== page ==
Table of Contents
Last updated February 14, 2001
SPRING 2001 THEORY WORKBOOK
Explanation of Theory: Functional Perspective claims that there are four functions for effective decision making which include an analysis of the problem, goal setting, identification of alternatives, and an evaluation of positive and negative characteristics, all of which are equally important.
Theorists: Randy Hirokawa & Dennis Gouran
Dennis & Hirokawa, R. "The Role of Communication in Decision-Making
Groups: A Functional Perspective," in Mary Mander (ed.) Communications
in Transition, Praeger, NY, 1983, pp. 168-185.
Model: Can be found on page 287 in Theories of Human Communication by Littlejohn
Individual Interpretations: I believe that this theory is very good in guiding groups through different types of communication. The theory stresses all four functions as being important, which they are.
theory is very deterministic in that the groups follow a linear pattern
along four steps, not necessarily inputing their own thoughts.
theory is based on one truth. There is a system that groups will follow
theory is value-neutral because there is a four- step system that groups
follow to rationalize their communication, regardless of their original
There are many political and social factors, which are not accounted for
in this theory. These will inevitably play a role in group communication,
therefore inhibiting the group process. People like to do things the way
they always have been (historical function) & a discussion of those
who aren¹t present, but are involved (institutional function).
Ideas and Implications:
- By following the four functions, effective decision can be made.
- The functions do not need to be prioritized because they are all important to fulfilling group needs.
- There are some losses due to the process of group decision making.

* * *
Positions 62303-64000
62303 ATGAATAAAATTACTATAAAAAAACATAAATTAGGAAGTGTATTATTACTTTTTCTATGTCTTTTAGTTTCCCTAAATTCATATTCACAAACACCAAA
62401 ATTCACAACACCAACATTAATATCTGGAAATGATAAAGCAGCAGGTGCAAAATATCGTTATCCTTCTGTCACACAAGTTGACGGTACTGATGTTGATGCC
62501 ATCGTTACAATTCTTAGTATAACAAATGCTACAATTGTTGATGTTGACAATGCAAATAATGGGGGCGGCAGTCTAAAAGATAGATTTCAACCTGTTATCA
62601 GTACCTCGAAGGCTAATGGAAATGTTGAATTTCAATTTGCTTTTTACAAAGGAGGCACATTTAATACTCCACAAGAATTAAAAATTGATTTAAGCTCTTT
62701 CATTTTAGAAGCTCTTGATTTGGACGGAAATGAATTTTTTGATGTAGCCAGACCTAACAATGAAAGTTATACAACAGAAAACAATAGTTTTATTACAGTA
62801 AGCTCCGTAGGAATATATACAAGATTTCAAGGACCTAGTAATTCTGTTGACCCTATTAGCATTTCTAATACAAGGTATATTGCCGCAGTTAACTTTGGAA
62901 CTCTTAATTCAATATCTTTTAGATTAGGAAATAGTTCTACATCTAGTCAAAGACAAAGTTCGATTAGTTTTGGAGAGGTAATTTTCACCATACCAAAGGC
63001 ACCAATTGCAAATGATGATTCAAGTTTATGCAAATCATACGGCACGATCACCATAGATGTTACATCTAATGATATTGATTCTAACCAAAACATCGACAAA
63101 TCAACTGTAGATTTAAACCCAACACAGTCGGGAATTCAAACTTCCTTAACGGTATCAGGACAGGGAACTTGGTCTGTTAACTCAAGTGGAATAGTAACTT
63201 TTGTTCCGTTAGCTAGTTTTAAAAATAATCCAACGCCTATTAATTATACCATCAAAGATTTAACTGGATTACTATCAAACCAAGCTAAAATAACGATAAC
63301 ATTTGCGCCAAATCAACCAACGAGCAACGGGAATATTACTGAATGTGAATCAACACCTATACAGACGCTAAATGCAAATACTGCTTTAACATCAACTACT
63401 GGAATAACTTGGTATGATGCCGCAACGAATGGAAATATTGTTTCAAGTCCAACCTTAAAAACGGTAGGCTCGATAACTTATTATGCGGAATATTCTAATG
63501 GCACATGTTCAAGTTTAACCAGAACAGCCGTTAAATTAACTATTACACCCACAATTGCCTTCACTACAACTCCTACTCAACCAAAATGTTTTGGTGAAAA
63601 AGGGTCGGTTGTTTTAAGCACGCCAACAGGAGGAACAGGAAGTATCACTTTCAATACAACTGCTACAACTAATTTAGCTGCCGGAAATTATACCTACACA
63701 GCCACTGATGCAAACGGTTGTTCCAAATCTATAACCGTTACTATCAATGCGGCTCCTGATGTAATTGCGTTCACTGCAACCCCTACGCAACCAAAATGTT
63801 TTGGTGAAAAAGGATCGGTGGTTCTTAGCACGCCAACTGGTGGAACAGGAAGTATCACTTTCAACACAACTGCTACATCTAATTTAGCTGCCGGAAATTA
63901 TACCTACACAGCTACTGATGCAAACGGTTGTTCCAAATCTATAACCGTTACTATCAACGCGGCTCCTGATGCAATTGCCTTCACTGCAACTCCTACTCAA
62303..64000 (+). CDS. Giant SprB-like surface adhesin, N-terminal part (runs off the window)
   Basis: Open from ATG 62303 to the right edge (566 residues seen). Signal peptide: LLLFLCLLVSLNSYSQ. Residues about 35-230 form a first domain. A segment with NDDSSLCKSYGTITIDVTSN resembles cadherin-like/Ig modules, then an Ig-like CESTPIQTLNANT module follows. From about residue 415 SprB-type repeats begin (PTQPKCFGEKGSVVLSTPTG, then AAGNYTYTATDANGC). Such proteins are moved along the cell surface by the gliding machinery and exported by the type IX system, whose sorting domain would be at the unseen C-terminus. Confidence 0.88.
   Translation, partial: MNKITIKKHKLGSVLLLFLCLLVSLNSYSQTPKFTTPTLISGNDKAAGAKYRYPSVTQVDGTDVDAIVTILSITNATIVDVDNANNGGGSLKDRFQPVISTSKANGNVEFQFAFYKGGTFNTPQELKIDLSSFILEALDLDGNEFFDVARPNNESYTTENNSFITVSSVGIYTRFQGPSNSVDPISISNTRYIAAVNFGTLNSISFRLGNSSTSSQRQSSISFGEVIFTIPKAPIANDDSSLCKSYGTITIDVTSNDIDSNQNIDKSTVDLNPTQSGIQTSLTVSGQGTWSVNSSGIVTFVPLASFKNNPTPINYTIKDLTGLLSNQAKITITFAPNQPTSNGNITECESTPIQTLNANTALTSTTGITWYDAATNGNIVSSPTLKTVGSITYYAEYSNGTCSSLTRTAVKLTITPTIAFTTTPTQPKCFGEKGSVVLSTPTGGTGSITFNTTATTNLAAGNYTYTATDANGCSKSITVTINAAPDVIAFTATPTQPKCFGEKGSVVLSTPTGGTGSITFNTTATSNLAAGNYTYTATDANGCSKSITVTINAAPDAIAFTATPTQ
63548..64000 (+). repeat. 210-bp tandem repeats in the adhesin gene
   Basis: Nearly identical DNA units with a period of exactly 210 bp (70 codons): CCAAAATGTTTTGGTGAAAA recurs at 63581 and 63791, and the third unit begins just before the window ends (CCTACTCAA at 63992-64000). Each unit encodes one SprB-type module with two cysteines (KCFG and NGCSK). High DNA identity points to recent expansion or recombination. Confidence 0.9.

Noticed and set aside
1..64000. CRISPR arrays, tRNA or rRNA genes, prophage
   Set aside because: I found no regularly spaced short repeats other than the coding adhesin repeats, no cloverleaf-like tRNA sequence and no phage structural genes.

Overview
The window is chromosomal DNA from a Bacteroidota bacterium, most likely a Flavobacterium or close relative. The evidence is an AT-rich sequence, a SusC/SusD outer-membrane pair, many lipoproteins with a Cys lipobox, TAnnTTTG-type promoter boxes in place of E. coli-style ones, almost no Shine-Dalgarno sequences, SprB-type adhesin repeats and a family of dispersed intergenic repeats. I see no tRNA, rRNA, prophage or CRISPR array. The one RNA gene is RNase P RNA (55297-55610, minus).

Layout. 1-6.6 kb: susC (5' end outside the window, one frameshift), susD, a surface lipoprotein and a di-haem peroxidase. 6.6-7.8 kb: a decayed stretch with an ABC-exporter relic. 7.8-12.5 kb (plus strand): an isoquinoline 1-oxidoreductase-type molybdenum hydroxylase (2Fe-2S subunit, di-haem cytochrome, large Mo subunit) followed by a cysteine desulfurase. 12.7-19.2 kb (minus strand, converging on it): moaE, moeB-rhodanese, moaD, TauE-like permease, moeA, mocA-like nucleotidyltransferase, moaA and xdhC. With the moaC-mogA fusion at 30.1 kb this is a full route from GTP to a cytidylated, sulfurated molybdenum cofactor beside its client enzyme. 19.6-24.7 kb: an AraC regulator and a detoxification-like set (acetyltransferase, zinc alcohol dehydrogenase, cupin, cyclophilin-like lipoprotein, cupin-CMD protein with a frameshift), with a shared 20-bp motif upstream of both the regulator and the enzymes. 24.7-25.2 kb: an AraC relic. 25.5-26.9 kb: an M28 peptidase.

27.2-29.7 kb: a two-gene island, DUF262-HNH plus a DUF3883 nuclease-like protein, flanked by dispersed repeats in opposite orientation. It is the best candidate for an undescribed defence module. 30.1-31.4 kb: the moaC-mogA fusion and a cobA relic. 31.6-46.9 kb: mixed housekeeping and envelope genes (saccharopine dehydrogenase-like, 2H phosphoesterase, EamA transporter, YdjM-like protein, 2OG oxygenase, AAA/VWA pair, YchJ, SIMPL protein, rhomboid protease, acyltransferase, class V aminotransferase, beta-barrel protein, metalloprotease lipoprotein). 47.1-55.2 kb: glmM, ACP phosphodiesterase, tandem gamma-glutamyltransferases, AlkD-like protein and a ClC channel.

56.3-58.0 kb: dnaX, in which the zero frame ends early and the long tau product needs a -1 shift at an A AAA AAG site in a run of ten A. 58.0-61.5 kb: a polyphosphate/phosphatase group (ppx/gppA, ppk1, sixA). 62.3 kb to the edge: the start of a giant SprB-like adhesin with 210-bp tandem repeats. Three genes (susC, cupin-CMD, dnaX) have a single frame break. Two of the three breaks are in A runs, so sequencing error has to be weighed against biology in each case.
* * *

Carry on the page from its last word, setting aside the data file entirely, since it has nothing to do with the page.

- Promotive communication keeps the group moving along, yet some members can be disruptive or even counteractive.
- Most of the research on this theory has been some in a controlled setting.
When a group gets together in one of the classes here at UK, one of their
first assignments is usually to form a peer evaluation form. The process
that they go through to determine what is important to them could very
easily follow along these four functions so that the group can reach their
Gouran, D., Hirokawa, R., Julian, K., & Leatham, G., "The Evolution & Current Status of the Functional Perspective on Communication in Decision-Making & Problem Solving Groups," in Communication Yearbook, 16, Stanley Deetz (ed.), Sage, Newbury Park, CA, 1993, pp. 573-600.
Hirokawa, R., "Group Communication & Decision-Making Performance: A Continued Test of the Functional Perspective," Human Communication Research, Vol. 14, 1988, pp. 487-515.
Hirokawa, R., "Functional Approaches to the Study of Group Discussion," Small Group Research, Vol. 25, 1994, pp. 542-550.
Stohl, C. & Holmes, M. " A Functional Perspective for Bona Fide Groups," Communication Yearbook, 16, 1993, pp. 601-614.
Communication Scholars who have done work on this theory: Dirk Scheerhorn,
Cynthia Stohl, Michael Holmes, and Kelly Julian.
Location in Eight (8) Primary Communication Theory Textbooks:
Anderson, R. & Ross, V. (1998). Questions of Communication: A practical
introduction to theory (2nd ed.). New York: St. Martin¹s Press,
Griffin, E. (2000). A first look at communication theory (4th ed.). Boston, MA: McGraw-Hill, p. 211-222.
Griffin, E. (1997). A first look at communication theory (3rd ed.). New York: McGraw-Hill, p. 247-258.
Infante, D. A., Rancer, A.S., & Womack, D. F. (1997). Building communication theory (3rd ed.). Prospect Heights, IL: Waveland Press, not in.
Littlejohn, S.W. (1999). Theories of human communication (6th ed.). Belmont, CA: Wadsworth, p. 286-287.
West, R., & Turner, L. H. (2000). Introducing communication theory: Analysis and application. Mountain View, CA: Mayfield, not in.
Wood, J. T. (1997). Communication theories in action: An introduction. Belmont, CA: Wadsworth, not in.